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Thread: BobCAD-CAM vs. Vector

  1. #1 Guest

    Default BobCAD-CAM vs. Vector

    BobCAD-CAM has a deal right now (until the end of this week) for version 18 for $495.00 (regular price $1,295.00). The salesman told me that they have a ShopBot postprocessor included with it.

    Since I already have a CAD program I am familiar and comfortable with, why should I buy Vector instead of BobCAD?

    Anybody have experience with both that could give advice?


    Kevin Fitz-Gerald
    Project Manager

    Graphic Metals, Inc.
    P.O. Box 31
    715 East Perry Street
    Bryan, OH 43506
    Voice 419-636-5757
    Fax 419-636-6404

  2. #2
    Join Date
    Oct 2001


    Kevin, here is a previous thread with the same title. Found it by typing "BobCAD" into the "Keyword Search" feature. It looked like the results of that search could be quite interesting to you.

    You will have to find someone that knows both products before you get a reliable answer. As a matter of interest, what CAD are you using now? (You may have mentioned it before . . . . )

    By the way, I am told that Vector licences cannot be tansferred, so you shouldn't go looking for someone else's unwanted copy that they got free with their SB's until last year.

  3. #3
    graphicmetals Guest


    Hi Gerald,

    Yes, I saw this thread. I was hoping to get a comparison with the latest versions of both. BobCAD-CAM is on version 18, with v19 coming soon.

    I have used TurboCAD since v4, and am now on v7 Pro. Hope to upgrade soon to v9 Pro. I also use Rhino 2.0 for some stuff, even 2d.


  4. #4
    Join Date
    Oct 2001


    Kevin, taking into account the facts that a.) you have reasonable CAD programs and experience, and b.) you received a free CAD/CAM program with your SB, what more do you hope to achieve with another package? It will be interesting to see the priorities that you have set for yourself.

  5. #5
    graphicmetals Guest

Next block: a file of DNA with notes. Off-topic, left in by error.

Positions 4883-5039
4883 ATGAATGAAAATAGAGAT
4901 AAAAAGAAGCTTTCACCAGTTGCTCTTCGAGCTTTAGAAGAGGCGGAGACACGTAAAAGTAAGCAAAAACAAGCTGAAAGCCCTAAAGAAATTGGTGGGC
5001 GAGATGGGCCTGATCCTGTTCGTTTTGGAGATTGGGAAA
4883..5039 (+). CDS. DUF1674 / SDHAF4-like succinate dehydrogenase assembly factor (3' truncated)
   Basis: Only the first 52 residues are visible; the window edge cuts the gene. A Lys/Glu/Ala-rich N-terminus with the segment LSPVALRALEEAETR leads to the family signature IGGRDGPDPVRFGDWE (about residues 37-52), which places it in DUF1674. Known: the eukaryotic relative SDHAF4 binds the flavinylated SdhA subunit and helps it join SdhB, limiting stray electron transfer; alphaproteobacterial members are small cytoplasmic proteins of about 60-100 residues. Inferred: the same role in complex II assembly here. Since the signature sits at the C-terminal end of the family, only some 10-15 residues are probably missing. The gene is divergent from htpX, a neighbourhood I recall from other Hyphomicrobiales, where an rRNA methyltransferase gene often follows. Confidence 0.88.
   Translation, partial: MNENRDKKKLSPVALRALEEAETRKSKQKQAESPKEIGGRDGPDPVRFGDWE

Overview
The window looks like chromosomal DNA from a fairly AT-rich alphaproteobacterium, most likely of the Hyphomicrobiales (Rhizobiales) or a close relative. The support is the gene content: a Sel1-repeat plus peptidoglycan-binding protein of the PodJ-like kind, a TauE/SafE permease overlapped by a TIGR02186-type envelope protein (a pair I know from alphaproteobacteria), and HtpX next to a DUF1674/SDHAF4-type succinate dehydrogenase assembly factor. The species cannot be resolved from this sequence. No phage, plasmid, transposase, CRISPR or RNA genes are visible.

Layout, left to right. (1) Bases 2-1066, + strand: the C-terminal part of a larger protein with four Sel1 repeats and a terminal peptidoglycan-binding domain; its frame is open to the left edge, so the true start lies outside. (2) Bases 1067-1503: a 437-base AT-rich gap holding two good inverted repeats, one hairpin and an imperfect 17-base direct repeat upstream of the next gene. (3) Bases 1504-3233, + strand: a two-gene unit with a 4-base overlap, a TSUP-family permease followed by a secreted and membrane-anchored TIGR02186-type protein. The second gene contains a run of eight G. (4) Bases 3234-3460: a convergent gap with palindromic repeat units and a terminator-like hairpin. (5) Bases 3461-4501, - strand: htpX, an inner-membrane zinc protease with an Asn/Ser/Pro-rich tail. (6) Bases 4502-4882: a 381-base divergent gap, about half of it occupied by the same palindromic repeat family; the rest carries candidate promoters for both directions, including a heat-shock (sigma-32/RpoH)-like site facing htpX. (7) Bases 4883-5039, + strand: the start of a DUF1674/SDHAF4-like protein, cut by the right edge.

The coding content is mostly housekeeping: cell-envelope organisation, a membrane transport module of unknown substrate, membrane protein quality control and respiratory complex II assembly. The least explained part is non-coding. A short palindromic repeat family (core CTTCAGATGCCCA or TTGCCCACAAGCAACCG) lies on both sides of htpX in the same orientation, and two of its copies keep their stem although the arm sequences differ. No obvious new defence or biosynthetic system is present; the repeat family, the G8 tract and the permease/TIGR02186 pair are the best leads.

One thing I would like to be able to do is "easily" specify cut order and starting points. Yes, there are work-arounds as detailed by Salleye and others, but would like this to be easier.

    Another thing I would like to be able to do is to V carve shapes in addition to fonts. For instance, I would like to carve a flower with 12 radial petals. I want to cut these in one pass with a v bit, and get the varying width of the petal by changing the Z on an arc as it travels in the XY. Hope that makes sense.

    Also want the ability to V carve any TT font, not just the 5 or so packaged with Part Wizard.

    These three are just for starters. I'm sure I will think of more things Part Wizard can't do.


  6. #6
    Join Date
    Oct 2001


    V-carving is not a standard feature in CAM programs. Vector does not have it, and I cannot see any reference to it at BobCAD. Vector does do outlines of all TT fonts - but not the V-carve part. We use VCArvz for that - it exports a .dxf file for further CAM processing.

  7. #7
    graphicmetals Guest


    Oh bother...will salesman tell you anything to make a sale? BobCAD-CAM told me that it will v carve any TT font.

    So, as of right now, the only thing either of these programs will do for me is to allow "easy" specification of cut order and starting point?


  8. #8